The daily lowdown on books, publishing, and the occasional author behaving badly.
- The Authors Guild and the Association of American Publishers are battling a bid by Amazon to claim new Internet domains such as ".book," ".author" and ".read." In complaints filed late last week to the Internet Corporation for Assigned Names and Numbers, the two groups call Amazon's concept "plainly anticompetitive" and "not in the public interest." Barnes & Noble also isn't happy about it.
- Mindy Kaling is writing a follow-up to her 2012 book Is Everyone Hanging Out Without Me? (And Other Concerns). Kaling, your cool big sister and the star of The Mindy Project, announced her plans last week to a crowd at a TV festival.
- "Literature is full of dreams that we remember more clearly than our own," writes Francine Prose in an essay about literary dreams for The New York Review of Books.
- Maria Tatar, a Harvard professor of Germanic languages, writes about the idea of the "female trickster" for The New Yorker: "Lady Gaga draws us out of our comfort zones, crosses boundaries, gets snared in her own devices. Shamelessly exploitative and exploratory, she reminds us that every culture requires a space for the disruptive energy of antisocial characters. She may have the creativity of a trickster, but she is also Sleeping Beauty and menacing monster, all rolled into one."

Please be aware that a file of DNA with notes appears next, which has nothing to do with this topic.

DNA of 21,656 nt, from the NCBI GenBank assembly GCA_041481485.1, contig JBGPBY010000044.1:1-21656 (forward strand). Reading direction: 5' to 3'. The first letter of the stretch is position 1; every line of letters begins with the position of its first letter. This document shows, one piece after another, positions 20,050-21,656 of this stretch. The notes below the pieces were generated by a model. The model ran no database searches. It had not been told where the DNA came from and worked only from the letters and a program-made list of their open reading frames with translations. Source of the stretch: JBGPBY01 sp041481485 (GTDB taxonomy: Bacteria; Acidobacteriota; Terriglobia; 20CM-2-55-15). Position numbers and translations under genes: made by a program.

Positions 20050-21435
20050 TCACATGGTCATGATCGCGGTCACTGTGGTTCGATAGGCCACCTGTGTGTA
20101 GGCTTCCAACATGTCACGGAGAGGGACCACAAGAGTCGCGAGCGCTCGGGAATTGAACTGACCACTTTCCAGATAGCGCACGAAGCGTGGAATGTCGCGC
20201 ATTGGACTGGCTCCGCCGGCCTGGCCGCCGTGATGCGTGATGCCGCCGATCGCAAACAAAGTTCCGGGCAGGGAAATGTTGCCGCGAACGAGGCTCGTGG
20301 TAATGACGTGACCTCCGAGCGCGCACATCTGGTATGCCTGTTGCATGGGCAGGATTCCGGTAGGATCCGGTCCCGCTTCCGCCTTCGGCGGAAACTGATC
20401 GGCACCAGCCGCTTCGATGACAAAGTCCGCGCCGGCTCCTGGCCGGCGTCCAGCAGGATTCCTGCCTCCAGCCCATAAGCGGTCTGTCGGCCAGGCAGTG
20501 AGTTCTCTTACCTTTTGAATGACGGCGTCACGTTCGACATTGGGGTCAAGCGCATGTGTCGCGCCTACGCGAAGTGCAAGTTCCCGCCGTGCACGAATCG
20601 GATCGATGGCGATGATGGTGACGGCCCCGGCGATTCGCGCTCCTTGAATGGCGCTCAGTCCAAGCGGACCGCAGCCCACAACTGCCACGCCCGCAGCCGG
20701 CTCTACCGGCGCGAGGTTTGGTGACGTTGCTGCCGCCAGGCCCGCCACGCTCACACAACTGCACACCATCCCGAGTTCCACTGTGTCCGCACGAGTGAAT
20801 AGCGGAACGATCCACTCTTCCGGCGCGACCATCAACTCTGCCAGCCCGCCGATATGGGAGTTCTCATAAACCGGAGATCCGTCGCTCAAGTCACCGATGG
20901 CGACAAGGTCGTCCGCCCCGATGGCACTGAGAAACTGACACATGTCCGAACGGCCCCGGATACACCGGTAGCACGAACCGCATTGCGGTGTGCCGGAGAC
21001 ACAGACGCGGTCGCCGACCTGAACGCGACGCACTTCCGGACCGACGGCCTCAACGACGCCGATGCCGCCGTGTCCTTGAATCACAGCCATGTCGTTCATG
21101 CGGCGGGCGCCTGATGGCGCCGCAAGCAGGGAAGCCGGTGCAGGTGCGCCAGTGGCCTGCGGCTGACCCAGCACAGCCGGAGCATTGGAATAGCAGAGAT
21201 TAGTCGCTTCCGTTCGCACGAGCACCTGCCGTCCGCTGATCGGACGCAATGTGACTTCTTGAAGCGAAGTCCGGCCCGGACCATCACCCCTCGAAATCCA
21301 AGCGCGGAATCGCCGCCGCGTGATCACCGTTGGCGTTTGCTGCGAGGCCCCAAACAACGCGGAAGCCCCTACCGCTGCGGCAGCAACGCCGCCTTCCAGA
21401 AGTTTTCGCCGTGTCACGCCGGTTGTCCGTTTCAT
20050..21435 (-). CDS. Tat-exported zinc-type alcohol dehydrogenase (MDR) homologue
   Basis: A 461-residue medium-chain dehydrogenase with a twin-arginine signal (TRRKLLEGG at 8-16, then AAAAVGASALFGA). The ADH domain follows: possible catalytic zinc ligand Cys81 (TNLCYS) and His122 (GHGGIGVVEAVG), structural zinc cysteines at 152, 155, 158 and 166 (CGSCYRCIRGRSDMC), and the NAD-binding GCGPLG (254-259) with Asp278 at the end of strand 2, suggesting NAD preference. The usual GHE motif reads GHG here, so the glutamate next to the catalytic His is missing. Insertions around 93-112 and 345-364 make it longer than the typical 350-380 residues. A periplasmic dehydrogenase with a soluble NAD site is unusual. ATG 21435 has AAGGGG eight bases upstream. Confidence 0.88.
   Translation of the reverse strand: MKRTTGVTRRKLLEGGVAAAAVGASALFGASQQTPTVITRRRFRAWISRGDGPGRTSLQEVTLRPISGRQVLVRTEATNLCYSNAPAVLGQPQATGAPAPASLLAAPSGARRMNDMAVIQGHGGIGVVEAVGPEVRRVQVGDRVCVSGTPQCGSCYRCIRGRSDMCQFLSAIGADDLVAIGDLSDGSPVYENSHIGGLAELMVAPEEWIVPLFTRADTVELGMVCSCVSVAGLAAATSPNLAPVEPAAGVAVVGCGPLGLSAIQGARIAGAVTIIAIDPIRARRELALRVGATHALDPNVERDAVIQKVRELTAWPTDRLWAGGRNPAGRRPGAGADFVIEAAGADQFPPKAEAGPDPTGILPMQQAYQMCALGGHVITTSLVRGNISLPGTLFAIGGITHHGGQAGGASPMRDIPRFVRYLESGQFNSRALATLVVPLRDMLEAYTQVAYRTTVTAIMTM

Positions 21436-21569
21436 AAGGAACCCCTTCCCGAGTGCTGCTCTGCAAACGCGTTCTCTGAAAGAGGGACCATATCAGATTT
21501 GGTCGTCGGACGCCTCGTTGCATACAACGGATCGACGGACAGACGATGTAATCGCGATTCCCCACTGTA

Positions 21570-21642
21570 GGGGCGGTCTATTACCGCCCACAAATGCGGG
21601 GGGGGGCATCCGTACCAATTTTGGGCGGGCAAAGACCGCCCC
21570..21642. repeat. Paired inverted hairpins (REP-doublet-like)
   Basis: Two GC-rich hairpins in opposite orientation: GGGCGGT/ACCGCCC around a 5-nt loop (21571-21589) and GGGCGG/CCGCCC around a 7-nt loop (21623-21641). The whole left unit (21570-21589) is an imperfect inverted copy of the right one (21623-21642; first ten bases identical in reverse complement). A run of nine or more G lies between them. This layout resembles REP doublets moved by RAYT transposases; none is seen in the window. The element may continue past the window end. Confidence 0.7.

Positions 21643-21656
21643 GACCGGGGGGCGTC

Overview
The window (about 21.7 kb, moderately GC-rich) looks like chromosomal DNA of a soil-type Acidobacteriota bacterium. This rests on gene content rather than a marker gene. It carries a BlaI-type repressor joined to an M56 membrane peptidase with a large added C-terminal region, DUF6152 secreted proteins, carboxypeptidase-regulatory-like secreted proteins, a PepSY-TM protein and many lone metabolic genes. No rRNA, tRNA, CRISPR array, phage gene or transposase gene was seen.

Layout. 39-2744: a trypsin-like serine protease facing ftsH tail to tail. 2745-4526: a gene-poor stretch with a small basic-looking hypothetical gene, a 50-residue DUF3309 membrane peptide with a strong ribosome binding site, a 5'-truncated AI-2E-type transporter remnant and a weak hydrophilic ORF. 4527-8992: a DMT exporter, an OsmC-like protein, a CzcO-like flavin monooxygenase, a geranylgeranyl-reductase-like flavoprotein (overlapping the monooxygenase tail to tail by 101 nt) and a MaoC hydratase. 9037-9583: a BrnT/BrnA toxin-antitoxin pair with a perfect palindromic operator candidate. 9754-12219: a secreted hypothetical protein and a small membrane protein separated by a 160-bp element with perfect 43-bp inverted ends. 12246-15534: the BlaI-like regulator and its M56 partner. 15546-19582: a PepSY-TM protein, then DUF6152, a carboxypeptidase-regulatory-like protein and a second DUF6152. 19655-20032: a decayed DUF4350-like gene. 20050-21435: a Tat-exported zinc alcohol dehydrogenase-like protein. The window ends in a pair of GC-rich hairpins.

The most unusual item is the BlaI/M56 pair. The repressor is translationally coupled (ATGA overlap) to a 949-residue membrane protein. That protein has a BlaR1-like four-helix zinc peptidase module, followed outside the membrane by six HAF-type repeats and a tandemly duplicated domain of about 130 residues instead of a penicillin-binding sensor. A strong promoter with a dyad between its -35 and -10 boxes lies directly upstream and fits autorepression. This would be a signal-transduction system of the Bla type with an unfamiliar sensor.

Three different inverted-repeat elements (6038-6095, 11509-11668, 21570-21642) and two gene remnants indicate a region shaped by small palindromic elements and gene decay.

The Best Books Coming Out This Week:
- Scottish novelist A. L. Kennedy's Blue Book is the weird and lovely story of a chance meeting of former con artist partners aboard a trans-Atlantic cruise. And don't miss Kennedy's essay for NPR on Derek Raymond's crime novel He Died With His Eyes Open. She writes: "Derek Raymond, who died in 1994, has been described as the father of British noir. But he's far beyond noir. There probably isn't even a word for his kind of darkness."
- The protagonist of William H. Gass' long-awaited Middle C, Joseph Skizzen, has a rich imaginary inner life as the founder of the mysterious Inhumanity Museum.
- Facebook COO Sheryl Sandberg's Lean In: Women, Work, and the Will to Lead, which came out Monday, has generated an extraordinary amount of debate. NPR's Renee Montagne calls the book "something of a feminist call to arms." But others say Sandberg's view is too narrow — Melissa Gira Grant wrote in The Washington Post that "this is simply the elite leading the slightly-less-elite, for the sake of Sandberg's bottom line."
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